It would probably be fair to say that, whilst often talked about, adoption of ‘modern methods of construction’ or MMC (which encompasses everything other than traditional practices with components being manufactured offsite and then assembled and integrated into the works) have been slower than anticipated.
Whilst modular methods of construction in particular can offer many benefits and savings, various contractual and practical considerations arise for employers, contactors and the wider professional team which, whether intended or not, slow down adoption of such methods.
This article provides a quick overview of areas in a modular construction project requiring consideration to establish where the risk lies and how it can potentially be mitigated.
Design and Manufacture
Possibly the biggest risk with modular construction is in the design and manufacture process itself.
Sustainability and environmental considerations are a major player in the uptake of MMC. However, concerns, especially from insurers, have been circulating over increased fire risk associated with some forms of MMC and the resilience of materials used in comparison to traditional bricks and mortar. Further, what works in a controlled environment may not work as expected in the real world. If the designs do not equate with how people use buildings, the environmental benefits of MMC will not materialise.
Defects in MMC may have a higher risk of more widespread consequences, which could be more costly to rectify – product defects, workmanship and errors may apply to entire buildings and not just isolated areas and replacement items may have long lead-in times.
As a consequence, Employers may want the opportunity to inspect and reject parts at each key stage. Whist this may appear employer friendly, benefits could arise for the entire project team if a defect is discovered at an earlier stage. The entire project team may also consider if mechanisms providing for a design freeze or change protocol should be agreed, to reduce possible implementation issues.
Ownership and responsibility
Another critical consideration will be ownership and the transfer of title of the various components. Key stages for ownership and responsibility will be manufacture, storage and transport, construction and remedies in the event of termination or insolvency.
With large, front-loaded costs, risks will be heightened if the same is not carefully thought out and well documented throughout the life cycle of an MMC project (possibly by way of vesting certificate or through the use of bonds and guarantees). Where any project is to be debt funded, demonstrating the financial resilience of the supply chain and showing the borrower has an adequate remedy if there are insolvency issues is going to be key to getting credit approval.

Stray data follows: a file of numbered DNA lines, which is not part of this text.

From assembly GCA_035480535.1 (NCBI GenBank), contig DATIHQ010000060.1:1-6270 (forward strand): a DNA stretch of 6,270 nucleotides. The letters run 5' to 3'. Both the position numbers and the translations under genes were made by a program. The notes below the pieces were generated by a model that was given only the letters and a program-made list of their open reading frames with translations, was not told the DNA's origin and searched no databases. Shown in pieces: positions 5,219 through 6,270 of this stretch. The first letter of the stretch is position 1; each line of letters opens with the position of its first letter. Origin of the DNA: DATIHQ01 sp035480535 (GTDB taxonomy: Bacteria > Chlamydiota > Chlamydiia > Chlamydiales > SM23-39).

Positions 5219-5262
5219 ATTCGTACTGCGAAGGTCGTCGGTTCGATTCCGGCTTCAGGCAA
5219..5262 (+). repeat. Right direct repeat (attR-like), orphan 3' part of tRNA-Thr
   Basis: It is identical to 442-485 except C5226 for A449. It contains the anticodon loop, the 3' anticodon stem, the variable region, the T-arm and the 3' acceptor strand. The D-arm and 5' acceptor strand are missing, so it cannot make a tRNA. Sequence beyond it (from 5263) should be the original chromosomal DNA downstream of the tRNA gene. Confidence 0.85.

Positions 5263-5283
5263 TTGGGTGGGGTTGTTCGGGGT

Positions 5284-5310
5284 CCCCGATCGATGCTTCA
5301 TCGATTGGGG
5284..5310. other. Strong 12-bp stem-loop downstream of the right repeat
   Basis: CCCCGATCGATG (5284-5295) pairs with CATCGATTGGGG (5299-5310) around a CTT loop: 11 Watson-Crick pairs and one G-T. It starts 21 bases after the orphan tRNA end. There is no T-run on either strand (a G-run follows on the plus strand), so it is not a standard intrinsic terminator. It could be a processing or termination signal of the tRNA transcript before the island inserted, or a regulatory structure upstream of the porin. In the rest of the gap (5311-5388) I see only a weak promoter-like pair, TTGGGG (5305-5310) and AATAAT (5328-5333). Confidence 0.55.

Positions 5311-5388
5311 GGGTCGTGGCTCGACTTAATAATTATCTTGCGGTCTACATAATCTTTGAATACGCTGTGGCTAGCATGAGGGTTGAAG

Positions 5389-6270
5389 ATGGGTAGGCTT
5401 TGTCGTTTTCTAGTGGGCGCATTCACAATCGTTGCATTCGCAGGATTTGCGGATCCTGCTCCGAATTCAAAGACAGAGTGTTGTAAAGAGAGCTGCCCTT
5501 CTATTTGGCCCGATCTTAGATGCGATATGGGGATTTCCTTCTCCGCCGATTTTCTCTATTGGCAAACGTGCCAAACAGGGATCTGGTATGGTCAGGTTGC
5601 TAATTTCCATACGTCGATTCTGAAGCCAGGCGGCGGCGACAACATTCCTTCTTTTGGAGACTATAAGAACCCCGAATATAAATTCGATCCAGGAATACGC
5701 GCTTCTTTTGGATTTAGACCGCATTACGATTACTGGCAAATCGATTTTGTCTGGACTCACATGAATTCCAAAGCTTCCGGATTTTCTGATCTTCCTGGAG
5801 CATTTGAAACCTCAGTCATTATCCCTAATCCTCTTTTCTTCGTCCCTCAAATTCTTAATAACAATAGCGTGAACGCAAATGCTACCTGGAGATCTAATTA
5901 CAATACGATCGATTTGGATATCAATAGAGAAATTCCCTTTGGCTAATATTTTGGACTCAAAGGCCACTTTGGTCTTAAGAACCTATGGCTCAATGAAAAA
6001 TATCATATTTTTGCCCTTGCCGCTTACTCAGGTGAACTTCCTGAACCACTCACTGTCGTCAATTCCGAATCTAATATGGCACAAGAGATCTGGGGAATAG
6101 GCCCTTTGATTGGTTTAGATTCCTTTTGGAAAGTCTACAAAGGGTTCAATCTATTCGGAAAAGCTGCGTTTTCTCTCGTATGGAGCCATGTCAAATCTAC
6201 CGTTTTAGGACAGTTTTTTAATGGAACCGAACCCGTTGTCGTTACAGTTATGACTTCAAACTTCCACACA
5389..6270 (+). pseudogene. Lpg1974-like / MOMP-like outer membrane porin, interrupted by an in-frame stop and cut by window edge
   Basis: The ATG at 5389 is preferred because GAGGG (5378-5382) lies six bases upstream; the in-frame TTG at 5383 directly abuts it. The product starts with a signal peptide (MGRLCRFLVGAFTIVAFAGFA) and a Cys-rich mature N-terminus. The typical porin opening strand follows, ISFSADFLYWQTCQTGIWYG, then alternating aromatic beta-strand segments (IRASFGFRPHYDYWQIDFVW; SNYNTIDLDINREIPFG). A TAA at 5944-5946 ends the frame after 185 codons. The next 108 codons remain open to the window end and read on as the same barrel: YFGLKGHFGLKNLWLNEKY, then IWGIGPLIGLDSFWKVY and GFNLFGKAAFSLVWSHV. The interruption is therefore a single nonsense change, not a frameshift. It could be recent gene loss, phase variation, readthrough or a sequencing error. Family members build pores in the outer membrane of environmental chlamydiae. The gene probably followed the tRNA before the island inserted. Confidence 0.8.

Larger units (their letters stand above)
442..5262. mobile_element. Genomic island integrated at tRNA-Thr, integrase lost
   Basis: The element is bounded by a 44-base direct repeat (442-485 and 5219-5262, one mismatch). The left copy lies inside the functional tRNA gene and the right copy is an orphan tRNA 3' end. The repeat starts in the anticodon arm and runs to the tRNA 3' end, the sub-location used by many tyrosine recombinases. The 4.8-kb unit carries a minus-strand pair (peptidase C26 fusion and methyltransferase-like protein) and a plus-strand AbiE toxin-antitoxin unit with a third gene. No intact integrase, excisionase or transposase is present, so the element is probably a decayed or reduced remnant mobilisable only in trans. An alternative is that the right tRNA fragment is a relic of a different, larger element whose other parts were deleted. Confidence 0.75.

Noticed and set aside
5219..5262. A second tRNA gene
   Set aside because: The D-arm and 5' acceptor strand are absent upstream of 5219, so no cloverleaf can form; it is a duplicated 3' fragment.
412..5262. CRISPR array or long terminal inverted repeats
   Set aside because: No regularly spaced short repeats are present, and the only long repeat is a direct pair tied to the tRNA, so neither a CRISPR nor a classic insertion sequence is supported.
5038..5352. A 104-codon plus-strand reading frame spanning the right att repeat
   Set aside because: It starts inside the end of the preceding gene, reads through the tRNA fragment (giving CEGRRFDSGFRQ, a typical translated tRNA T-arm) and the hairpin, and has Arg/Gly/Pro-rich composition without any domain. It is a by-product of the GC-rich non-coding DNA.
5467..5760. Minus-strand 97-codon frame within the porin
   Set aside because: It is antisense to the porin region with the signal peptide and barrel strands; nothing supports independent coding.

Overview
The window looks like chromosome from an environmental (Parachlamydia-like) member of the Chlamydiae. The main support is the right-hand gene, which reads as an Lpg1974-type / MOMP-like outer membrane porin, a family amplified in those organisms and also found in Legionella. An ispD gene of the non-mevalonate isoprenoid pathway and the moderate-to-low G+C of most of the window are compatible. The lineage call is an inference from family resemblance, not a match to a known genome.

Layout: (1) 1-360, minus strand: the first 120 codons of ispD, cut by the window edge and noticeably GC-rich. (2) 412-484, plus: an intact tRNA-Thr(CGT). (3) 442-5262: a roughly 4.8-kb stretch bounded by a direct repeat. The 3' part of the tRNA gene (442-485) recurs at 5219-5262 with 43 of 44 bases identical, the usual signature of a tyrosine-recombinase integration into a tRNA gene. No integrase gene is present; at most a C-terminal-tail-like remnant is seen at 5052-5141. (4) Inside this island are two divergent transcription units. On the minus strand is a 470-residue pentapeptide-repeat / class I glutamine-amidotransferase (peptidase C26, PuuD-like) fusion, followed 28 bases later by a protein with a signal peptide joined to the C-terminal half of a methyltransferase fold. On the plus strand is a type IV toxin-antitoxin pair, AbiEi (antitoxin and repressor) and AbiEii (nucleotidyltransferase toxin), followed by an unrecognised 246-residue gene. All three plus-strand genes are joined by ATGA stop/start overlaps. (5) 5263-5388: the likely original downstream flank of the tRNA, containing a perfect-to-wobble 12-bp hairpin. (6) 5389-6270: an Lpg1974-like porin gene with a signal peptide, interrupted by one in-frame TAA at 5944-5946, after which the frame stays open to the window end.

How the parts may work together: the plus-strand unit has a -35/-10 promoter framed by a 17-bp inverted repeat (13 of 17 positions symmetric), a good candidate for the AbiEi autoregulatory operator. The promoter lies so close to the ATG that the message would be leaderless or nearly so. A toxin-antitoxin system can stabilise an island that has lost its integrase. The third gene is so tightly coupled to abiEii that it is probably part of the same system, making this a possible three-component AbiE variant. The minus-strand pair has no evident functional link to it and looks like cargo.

Storage, Transport and Integration
Once the manufacturing stage has been completed, it may be that the finished parts are too large to store on site. Careful planning will be required to ensure delivery at the right time for integration into the works. Delays or errors here are likely to lead to much higher costs than with traditional methods of construction, which should be factored into liquidated damages.
Optimism was high prior to emerging from the Covid-19 pandemic, with the NHBC and Savills both producing reports in 2018 and 2020, respectively, suggesting the use of MMC was likely to increase and, whilst uptake has been slow, the future of MMC continues to be reported positively, with Statista reporting an expected global market value of $175bn in 2025.
The arrival of the new industry body, Make UK Modular, seems to further suggest progress is on the horizon and its report, Greener, Better, Faster: Modular’s Role in Solving the Housing Crisis of October 2022, notes the rapid progress of MMC in the housing section over the last five years and that by 2025, there will be capacity to deliver 20,000 low carbon, energy efficient homes across England. This though is still a relatively small number in comparison to the government target published in February 2022 of achieving 300,000 new homes a year in England by the mid-2020s.
Notwithstanding this optimism, the future of MCC in the UK, at least in the short-term, remains unclear. This is highlighted by two recent contradictory developments. On the one hand, Legal & General’s recent decision to cease production at its modular housebuilding factory, following significant losses seven years after its launch, shows just how difficult it is, with planning delays and the Covid-19 pandemic being cited as factors that have had an impact on its ability to build a predictable pipeline. On the other hand, TopHat has manged to raise £70m of additional recent funding including from Persimmon and Aviva. Despite TopHat still operating at a loss, the potential is clearly seen by some as this investment will allow TopHat to ramp up production.
This would seem to suggest then that the use of MMC is not likely to grow exponentially but is likely to be much more organic. As with any new construction method, it takes time for there to be an established and tried and tested way of allocating and managing risk and to achieve economies of scale, but once this has been achieved, the benefits of lower costs, reduced programme times, sustainability and the possibility of reduced waste in the current uncertain economic climate may be enough to propel MMC into the mainstream.
Anna Dyde is a solicitor in the construction and engineering team at Irwin Mitchell
This article first appeared in BE News on 22 May